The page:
Taking up an MA, using my free time to prepare exams and write papers, spend money to travel to university… these are things many people do not understand, or admire from a distance. But now that I have tried it I believe that studying (as in, taking up a university course or something of this magnitude) when I am older is relatively different from doing it straight after high school. For once, I have to squeeze it between all the other commitments of an adult life, and therefore I have found myself cherishing those moments I could take to read a paper, go to a lecture, or do some research. They have become a way to relax and unwind from work, rather than the chore they felt like when I was 20. In addition, I now have the maturity and willingness to dig deeper into the topics covered during a lecture, to expand and read around them, or simply to understand some of the life lessons literature has to offer — those you can’t appreciate when you are 20 and you haven’t really started living your life yet.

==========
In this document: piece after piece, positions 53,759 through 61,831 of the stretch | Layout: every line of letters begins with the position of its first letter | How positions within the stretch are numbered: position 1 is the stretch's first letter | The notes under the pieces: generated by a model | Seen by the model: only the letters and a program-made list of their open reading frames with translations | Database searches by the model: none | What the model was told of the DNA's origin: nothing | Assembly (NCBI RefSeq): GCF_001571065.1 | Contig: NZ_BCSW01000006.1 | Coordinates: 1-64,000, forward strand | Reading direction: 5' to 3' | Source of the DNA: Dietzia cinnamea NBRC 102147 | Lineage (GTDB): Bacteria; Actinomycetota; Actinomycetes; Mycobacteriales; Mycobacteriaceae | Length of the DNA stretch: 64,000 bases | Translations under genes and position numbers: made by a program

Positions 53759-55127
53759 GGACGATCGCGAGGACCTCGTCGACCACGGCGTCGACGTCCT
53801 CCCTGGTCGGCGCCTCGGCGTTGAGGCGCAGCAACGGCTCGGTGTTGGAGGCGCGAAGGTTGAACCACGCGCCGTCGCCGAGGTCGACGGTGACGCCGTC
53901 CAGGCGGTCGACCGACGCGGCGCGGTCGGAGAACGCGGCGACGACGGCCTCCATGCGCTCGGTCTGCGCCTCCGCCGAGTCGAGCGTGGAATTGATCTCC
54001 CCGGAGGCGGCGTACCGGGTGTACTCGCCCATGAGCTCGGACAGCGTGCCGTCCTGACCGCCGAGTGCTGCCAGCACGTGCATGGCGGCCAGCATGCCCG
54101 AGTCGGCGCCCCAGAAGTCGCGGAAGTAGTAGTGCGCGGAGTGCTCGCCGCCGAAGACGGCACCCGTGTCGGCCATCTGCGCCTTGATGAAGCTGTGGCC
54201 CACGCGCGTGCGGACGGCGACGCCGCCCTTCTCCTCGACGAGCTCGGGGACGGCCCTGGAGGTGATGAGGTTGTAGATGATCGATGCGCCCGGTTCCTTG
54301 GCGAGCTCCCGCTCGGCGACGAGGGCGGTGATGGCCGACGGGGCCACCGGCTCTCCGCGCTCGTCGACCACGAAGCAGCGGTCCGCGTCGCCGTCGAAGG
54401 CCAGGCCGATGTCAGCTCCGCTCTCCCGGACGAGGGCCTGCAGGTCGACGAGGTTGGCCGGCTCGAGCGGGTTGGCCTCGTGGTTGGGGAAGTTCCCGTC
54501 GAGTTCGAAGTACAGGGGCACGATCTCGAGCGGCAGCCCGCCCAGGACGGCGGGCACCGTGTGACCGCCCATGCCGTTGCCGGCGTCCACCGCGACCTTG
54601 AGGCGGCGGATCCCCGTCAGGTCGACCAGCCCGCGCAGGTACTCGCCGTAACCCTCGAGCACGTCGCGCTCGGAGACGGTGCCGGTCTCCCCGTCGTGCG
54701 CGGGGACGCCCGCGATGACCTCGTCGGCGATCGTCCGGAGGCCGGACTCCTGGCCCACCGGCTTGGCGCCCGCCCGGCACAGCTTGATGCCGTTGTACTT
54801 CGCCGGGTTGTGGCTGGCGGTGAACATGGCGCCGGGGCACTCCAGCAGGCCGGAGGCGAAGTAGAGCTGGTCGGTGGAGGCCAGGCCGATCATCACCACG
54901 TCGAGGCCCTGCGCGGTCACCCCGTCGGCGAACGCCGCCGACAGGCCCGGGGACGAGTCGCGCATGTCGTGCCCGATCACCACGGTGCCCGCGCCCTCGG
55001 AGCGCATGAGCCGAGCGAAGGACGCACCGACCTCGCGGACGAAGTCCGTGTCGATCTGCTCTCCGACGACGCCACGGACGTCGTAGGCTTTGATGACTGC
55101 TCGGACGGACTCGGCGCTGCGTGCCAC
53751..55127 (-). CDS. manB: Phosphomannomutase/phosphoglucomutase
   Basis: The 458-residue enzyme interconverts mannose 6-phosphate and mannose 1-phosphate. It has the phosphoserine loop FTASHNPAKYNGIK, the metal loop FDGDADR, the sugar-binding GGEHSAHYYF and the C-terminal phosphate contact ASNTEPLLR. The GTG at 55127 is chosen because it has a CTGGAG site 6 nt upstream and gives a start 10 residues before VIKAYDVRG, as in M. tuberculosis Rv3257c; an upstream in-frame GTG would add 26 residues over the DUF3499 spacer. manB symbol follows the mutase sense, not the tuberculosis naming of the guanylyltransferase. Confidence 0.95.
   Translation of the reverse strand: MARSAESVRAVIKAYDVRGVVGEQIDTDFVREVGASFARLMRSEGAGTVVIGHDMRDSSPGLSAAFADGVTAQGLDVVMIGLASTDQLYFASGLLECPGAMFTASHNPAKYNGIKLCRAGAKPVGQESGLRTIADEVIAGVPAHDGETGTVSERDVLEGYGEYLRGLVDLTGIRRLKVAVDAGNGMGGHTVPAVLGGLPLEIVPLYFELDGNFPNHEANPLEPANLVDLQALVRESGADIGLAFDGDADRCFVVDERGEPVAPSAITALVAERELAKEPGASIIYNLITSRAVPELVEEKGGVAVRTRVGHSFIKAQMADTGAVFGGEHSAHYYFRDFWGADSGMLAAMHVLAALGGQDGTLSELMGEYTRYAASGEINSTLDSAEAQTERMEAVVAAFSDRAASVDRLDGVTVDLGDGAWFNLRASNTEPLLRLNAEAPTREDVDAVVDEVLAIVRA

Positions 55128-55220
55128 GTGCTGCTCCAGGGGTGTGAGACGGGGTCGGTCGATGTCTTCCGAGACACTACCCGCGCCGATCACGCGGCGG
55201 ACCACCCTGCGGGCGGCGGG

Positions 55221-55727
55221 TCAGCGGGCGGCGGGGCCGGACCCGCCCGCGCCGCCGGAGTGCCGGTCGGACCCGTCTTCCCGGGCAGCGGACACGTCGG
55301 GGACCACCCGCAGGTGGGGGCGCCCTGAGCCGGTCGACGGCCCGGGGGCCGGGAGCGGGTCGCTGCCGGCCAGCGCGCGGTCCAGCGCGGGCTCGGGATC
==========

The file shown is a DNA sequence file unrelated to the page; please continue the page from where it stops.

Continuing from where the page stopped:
5. Poland is a wonderful place

OK, I don’t really know this for sure, but at the beginning of the year I had the opportunity to spend a few days in Gdansk, in the north of Poland, and I absolutely fell in love with it. With the city, the people, the food, the atmosphere… I don’t really know what it means to live there (especially now), but I do know I would love to go back, and maybe even live there for a while, to experience Polish life.

6. My Chinese is better than I thought

I have picked it back up this year, and I was pleased to see I can remember and understand much more than I expected. I could even read my very first novel (YA novel, not a simplified one for students!) all in Chinese, one of the achievements I am most proud of in this 2022.

7. It is indeed possible to finish the year without buying a new planner, or notebook